Jeremy Piven plays Trevor Hale, a man who appears without any record of his identity, and who may or may not be Cupid, the God of erotic love, banished to Earth to earn his way back into the gods' favor by doing Cupid's work without Cupid's arrows. He also may or may not be nuts, which is where Paula Marshall comes in as Dr. Claire Allen, the psychologist and relationship advisor who gets to know him. Trevor (who apparently comes up with his name on the spot one day, seeing a quote about "tremor and hail" -- and by the way, the name "Trevor Hale" anagramizes as "Heart Lover") and Claire forge an awkward sort-of-friendship with a hint of tension that could get sexual -- like Moonlighting without the final letdowns of that show's last season. Because, of course, Cupid only lasted one season.
Point blank: there wasn't a single bad episode of this show. Seriously. I fell for it immediately upon seeing the pilot (paired with the remake of Fantasy Island, which had potential -- and, hey, Madchen Amick (about whom my high school friend Mike Keegan once said "Three words: Queen of Babes") -- but never quite gelled for me). And Cupid actually got better from there. It was funny, romantic, dramatic at times (like the transplant episode), and wonderful at capturing the frequent weirdness and awkwardness that happens between people becoming friends or lovers. (I still remember Jeffrey D. Sams (hey, celticfeministw, a handsome guy who's from Cincinnati!) as aspiring actor Champ, looking askance at a woman he's dating who's geeking out over Quentin Tarantino's acting abilities, an admiration Champ, um, doesn't share.)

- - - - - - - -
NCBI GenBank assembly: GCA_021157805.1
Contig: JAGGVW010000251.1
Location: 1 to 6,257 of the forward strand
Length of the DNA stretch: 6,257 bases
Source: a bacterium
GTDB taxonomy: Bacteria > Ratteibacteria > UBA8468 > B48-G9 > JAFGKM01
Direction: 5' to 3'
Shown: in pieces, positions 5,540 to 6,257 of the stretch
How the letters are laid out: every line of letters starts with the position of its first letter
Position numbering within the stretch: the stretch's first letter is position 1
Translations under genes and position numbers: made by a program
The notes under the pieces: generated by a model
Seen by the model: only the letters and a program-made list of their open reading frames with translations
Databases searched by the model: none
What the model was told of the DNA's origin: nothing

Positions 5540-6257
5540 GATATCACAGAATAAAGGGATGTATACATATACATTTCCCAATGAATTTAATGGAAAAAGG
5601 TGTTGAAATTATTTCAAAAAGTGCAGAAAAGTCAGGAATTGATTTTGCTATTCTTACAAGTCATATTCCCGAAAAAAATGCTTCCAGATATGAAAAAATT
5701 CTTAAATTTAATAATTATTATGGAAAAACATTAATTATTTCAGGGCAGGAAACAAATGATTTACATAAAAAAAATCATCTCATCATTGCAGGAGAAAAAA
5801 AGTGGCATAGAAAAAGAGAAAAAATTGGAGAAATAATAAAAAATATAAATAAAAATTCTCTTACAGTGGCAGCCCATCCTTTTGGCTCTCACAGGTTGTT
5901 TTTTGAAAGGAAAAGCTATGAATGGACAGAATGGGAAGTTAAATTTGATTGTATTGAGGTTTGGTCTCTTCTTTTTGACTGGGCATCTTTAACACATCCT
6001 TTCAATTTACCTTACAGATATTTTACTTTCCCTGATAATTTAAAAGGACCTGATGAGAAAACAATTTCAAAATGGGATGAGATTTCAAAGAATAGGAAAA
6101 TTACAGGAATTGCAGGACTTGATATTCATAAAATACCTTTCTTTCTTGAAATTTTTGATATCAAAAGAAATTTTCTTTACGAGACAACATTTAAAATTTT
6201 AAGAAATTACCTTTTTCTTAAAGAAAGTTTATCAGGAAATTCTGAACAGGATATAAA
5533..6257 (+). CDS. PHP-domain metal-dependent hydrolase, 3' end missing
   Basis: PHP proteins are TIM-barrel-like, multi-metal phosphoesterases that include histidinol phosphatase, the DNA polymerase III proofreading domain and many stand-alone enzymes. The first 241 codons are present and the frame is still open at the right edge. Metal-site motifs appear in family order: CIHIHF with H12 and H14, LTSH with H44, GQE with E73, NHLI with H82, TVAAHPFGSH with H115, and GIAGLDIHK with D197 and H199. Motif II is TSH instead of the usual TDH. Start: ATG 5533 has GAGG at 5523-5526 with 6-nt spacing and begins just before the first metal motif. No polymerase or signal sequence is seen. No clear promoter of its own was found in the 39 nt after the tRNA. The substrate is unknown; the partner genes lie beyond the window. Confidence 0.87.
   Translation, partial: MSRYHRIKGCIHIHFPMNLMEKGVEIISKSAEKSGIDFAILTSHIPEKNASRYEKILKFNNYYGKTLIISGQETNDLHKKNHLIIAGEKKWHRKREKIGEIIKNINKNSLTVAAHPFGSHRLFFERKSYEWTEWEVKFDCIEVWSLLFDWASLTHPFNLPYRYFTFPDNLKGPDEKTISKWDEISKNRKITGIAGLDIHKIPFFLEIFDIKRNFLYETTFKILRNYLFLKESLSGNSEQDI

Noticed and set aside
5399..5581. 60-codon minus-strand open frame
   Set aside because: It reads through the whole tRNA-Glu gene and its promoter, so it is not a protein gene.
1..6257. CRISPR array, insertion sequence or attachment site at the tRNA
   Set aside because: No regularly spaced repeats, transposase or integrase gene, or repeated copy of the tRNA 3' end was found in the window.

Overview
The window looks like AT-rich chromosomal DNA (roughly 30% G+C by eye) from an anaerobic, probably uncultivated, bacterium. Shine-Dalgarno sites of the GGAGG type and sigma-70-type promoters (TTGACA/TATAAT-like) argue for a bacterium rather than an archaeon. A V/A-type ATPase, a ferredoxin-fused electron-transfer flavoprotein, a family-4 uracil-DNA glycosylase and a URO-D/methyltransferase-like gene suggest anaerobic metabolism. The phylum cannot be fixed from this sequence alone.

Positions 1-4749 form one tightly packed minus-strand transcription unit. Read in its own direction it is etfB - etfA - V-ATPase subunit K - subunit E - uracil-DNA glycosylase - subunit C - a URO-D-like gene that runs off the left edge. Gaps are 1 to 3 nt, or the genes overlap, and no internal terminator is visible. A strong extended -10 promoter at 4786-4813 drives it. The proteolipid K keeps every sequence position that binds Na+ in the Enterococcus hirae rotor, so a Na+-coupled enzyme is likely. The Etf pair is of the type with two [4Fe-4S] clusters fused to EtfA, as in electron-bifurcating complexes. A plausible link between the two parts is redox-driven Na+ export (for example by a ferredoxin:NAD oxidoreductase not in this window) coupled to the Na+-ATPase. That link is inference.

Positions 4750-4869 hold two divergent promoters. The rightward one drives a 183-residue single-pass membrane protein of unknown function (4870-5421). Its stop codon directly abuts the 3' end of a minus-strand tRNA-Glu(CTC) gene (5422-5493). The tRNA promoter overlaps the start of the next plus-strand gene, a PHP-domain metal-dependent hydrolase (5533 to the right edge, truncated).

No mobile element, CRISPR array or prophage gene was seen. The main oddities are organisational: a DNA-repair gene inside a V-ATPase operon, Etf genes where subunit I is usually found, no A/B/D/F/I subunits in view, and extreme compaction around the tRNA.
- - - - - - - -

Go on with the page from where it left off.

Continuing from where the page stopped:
I still have a couple of Cupid episodes on tape from when they first aired. I contributed a small amount to a fan campaign to buy an ad exhorting ABC to save the show; when we got the word that the show would be cancelled no matter what, our donations were instead sent to the Elizabeth Glaser Pediatric AIDS Foundation. This show is special to me.
More and more of Cupid's alumni are making a strong impression -- Piven's career finally went high-profile so that he was more than the "John Cusack buddy," creator Rob Thomas (one of the early TV people to have a personal website) went on to create Veronica Mars -- and I really, really hope similar good fortune finally reaches Marshall, who I became an instant fan of and who makes me ask "Why isn't everyone else a fan of hers?!" Seriously, I remember a moment when I thought "Why does Marshall remind me of Madeline Kahn?"...to invoke the name of another funny, formidable actress.
Anyway, long live Cupid. It's still well remembered.
Here's the Wikipedia page on Cupid.